Plus, I love how the cover is displayed, more like a dynamic pose for an original hero who's trying to make a difference in the world. I also love the lettering on the cover, that silverish color really makes this comic stand out and very interesting as well.  

The Heroes:

Well, seeing that there are no baddies in this comic, there is a do-gooder that really takes the spotlight in this comic. I would actually compare Patriot here to those costume idiots down in Washington D.C. But unlike them, Patriot had a "REAL" reason why he decided to take up a costume and kick some ass, but we would also see a lesson of a normal man taking up heroics and how hard it may be for people to lead a career as a costumed hero, your going to start to realize that fitting into the superhero community within the Marvel Universe isn't what you planned for. 

The Verdict: 

I was unexpecting the results of this comic to absolutely amaze me and that I would label this historic Masterpiece as 


There are a few glitches with the artwork that you'll barely notice, but overall, I would label this as a perfect comicbook that succeeded on explaining itself to the audience. Captain America Patriot issue #1 is nice comic that takes you into the past and give you a less blocky stiff  story to where alot of imagination is used to make out whats really going on and more of a storyline that is explained through realism.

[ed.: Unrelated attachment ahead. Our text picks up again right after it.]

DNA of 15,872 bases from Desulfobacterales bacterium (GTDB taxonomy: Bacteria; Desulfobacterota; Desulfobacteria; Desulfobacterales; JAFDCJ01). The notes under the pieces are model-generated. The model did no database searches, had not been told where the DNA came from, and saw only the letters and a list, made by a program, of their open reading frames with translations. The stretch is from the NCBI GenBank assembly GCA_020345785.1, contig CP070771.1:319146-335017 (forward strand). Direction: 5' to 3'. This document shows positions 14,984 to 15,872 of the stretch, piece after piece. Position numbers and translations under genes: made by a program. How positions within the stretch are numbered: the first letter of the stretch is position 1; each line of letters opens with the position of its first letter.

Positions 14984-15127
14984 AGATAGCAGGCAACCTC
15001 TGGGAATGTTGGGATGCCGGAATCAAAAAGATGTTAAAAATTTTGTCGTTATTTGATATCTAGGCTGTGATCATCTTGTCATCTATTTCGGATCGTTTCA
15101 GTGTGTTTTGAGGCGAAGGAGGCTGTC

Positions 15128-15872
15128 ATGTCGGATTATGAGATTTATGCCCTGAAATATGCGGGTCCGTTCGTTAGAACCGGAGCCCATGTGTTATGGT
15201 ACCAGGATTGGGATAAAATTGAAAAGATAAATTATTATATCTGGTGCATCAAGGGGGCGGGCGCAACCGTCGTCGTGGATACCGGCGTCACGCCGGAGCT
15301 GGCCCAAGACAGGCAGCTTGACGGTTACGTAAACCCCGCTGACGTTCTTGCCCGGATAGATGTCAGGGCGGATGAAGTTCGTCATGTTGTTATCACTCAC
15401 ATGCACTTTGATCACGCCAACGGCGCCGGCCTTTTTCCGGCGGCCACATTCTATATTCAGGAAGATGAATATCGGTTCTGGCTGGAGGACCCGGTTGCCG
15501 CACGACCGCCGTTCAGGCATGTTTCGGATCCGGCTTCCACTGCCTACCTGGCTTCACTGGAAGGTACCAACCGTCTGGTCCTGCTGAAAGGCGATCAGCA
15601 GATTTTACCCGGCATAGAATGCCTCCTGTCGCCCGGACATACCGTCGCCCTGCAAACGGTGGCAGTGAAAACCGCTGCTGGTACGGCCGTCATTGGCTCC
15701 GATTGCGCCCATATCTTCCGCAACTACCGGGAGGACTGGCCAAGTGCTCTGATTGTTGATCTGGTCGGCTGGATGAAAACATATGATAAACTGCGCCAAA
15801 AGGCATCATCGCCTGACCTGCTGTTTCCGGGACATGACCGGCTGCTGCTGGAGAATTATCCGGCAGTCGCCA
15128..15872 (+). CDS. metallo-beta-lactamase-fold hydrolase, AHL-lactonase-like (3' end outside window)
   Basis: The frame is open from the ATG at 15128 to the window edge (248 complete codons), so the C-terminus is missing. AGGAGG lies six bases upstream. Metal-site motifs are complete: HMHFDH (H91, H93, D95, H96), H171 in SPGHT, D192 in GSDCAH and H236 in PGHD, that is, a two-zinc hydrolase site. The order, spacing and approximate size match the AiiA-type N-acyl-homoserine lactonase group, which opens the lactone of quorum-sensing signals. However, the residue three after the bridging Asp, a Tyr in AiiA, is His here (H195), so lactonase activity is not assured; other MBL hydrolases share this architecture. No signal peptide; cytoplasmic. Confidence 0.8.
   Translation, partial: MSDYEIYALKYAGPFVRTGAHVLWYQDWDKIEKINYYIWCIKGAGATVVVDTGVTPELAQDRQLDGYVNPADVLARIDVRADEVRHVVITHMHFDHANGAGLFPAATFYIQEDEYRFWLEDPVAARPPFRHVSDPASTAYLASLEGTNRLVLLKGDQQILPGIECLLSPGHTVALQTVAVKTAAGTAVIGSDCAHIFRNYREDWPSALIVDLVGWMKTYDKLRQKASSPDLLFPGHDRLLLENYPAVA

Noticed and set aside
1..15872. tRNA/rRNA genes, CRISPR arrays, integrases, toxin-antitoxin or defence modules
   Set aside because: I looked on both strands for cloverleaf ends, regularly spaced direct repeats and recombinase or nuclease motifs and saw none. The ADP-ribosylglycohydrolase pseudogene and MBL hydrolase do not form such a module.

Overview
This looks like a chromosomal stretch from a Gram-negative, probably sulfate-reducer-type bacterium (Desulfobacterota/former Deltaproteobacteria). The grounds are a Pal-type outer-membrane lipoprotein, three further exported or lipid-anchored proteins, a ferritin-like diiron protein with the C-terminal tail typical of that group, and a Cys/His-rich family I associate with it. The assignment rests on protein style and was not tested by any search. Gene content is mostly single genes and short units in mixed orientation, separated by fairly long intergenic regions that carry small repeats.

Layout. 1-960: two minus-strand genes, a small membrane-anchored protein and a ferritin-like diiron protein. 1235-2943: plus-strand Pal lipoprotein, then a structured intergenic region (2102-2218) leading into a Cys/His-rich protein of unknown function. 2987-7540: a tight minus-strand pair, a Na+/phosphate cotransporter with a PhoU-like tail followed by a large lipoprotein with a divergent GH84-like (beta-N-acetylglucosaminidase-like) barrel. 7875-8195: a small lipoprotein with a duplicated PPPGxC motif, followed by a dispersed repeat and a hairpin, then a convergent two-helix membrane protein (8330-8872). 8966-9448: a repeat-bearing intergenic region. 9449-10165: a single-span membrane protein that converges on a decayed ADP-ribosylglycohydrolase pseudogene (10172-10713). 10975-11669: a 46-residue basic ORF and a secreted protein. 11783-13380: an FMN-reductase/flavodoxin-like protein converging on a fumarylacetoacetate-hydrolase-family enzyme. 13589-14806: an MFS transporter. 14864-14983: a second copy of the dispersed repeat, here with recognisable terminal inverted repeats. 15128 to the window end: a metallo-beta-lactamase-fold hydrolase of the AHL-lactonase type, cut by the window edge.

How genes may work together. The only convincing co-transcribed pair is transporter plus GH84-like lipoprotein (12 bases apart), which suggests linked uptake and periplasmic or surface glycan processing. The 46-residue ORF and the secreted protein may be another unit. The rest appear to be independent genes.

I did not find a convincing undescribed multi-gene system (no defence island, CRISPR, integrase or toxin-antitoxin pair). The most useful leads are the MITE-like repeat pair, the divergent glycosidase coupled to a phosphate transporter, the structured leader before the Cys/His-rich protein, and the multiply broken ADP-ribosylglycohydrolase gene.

I liked how this issue shows more into the Governments ideas for Captain America and that this comic is seen through the eye's of The Patriot. I highly doubt that this one issue would fail you in any for or way, because of the excitement, the suspense, the drama, and the build up for the next issue would most likely have you give this issue no less than four stars, despite how harsh you want to be with it. 
So if you haven't had the chance to dive yourself into some Marvel History and read up on this historical masterpiece, then I recommend for you to pick this one issue up when you go to your local comicbook store. 
Im that Badguy saying thankyou for reading and I do hope you enjoy this wonderful Patriotic comic if you ever get the chance to read it. 

Other reviews for Captain America: Patriot #1 - Born on the Fourth of July

    Review: Captain America: Patriot #1 0

    Jeff Mace's earlier days are recounted here - - how he went from being a reckless reporter to an amateur super hero to, ultimately, the third Captain America.   The Good Wow... this was one of the best comics I've read in a while. I was floored by how much wit, accuracy and subtly that Kessel was able to infuse into this issue's writing. This is a genuinely-touching character portrait of a hero who's ultimately been judged to be a mediocre in the scope of Marvel's history. It's quite a trick th...